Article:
We’ve got a few remarks to make on the specifics of the charges against Sandler. First, the charge of "proto-fascist" itself is a slander with an escape clause. For all practical purposes, it is the same as calling someone a fascist—i.e., it exposes them to the wrath of anti-fascist militants. In West Berlin, particularly among the Turkish population, this can be a life and death issue. On the other hand, when (and if) the charge becomes an embarrassment to its initiators, they can always claim that they never actually called him a fascist anyway. We think that being a "little bit" of a fascist is like being a "little bit" pregnant.

Secondly, on Uli’s fireman’s helmet. Yes, like everything else from World War II in Germany, it has a swastika on it. Uli never wore it anywhere. He kept it near his toilet, as many young German leftists do with things they wish to show loathing or contempt for. Virtually all of the TLD, and certainly most of the current national leadership, had occasion to use Sandler’s toilet and were quite familiar with his helmet. They thought nothing of it at the time. But today it becomes proof of "his fondness for...Nazi memorabilia."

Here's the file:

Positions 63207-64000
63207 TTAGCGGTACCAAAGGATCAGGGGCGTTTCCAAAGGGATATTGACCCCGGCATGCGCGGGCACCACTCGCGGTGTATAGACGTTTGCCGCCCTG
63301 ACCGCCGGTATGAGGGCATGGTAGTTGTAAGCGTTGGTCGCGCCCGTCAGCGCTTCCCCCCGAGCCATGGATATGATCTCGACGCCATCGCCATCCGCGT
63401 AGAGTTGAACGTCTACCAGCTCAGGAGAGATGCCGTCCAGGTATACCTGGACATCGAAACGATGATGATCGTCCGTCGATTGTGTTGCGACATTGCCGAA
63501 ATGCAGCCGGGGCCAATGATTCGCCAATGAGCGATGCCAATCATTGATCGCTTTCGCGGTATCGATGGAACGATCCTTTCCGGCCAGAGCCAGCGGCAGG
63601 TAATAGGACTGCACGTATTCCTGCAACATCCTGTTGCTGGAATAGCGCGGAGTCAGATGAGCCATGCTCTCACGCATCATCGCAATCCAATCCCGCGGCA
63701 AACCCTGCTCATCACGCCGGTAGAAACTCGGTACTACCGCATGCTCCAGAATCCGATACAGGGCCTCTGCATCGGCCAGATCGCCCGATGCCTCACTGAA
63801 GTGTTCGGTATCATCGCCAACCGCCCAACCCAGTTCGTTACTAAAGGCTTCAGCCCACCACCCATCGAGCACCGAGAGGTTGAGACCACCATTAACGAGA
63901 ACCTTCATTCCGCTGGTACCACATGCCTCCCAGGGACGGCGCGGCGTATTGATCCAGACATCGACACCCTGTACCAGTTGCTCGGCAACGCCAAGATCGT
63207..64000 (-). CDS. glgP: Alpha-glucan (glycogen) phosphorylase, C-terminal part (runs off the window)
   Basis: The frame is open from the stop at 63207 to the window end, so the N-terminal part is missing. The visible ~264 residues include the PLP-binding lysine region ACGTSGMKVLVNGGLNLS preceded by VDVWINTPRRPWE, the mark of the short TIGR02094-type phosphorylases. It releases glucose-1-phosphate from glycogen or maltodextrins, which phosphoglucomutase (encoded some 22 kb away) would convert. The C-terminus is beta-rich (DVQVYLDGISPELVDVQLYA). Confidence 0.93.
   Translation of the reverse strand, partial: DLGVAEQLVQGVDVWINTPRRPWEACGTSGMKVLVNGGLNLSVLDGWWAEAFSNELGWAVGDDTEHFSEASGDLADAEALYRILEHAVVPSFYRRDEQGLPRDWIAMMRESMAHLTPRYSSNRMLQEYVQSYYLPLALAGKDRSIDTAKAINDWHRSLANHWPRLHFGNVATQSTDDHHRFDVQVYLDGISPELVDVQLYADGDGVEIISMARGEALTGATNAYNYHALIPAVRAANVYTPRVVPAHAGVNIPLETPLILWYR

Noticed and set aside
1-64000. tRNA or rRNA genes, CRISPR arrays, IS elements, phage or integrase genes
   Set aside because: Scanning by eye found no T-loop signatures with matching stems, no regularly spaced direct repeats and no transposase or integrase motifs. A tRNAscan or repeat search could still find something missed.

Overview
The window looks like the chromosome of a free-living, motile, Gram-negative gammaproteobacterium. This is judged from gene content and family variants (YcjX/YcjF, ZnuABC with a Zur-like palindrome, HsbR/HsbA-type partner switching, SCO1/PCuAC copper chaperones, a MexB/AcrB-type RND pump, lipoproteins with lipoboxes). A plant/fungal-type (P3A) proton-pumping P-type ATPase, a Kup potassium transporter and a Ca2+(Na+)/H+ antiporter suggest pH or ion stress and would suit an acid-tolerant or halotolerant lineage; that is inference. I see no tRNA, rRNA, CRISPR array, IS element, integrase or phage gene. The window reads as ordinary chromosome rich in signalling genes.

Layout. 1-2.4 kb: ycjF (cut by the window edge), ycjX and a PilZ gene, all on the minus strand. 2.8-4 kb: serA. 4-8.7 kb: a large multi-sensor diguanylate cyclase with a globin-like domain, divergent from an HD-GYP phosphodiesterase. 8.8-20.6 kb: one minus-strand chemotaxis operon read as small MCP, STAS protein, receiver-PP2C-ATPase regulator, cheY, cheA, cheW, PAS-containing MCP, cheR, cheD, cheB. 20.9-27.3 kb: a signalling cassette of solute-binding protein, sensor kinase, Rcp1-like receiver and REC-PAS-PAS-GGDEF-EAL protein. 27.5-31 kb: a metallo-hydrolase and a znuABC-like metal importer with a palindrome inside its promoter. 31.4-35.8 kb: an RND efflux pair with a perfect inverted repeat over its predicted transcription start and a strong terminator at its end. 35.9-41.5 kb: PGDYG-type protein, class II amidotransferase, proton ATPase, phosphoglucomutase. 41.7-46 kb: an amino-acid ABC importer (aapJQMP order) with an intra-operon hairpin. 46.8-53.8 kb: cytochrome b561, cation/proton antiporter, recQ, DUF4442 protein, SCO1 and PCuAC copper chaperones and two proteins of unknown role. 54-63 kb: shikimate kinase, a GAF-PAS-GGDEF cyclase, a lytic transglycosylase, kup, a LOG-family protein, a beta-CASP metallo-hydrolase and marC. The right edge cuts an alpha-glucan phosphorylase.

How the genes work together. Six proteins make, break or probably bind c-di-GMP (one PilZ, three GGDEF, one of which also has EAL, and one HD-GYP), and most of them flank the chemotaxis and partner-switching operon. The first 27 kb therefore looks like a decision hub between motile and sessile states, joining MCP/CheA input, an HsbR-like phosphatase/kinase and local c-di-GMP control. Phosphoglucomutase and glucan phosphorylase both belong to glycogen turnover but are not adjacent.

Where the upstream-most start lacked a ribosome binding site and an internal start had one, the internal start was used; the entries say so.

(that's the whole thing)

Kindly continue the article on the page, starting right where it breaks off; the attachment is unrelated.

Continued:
We can hardly deign to comment on the idiotic assertion that "fondness for skin—head punk rock" is evidence of proto—fascism. In West Berlin, as it happens, many of the punks are anarcho-leftists. The point is, of course, that musical styles (country, punk or classical) are neither inherently progressive nor reactionary. Besides, Uli wasn’t the only oi music fan in the TLD: the other one, Fred Z., is today the national chairman!

None of this excuses—although it may partially explain—Uli’s final and definitive break with Trotskyism. We have broken all contact with him since he became involved in suing a TLD member. (The suit involved money due Sandler for TLD expenses.) But we stand by the protest declaration. Sandler is not a fascist. We will hold the iSt accountable for any attacks on him which may result from the TLD’s slanders.

Robertson’s "Steak à la Auschwitz"

As for Ursula, we’ll tell you what she’s upset about: she resents being maliciously misquoted. She neither said, nor does she think that: "people made too big a thing of what had happened to the Jews during WWII." Under the Third Reich, the Jews were exterminated. Systematically. Genocide. One cannot make "too big a thing" out of that. But there are many North Americans, particularly those of the post-war generation, who don’t know about the trade unionists, communists, social democrats and others in the concentration camps. And, that is no accident. The bourgeoisie sheds crocodile tears over the Jews precisely to obscure the fact that fascism was fundamentally aimed at destroying the organizations of the German working class.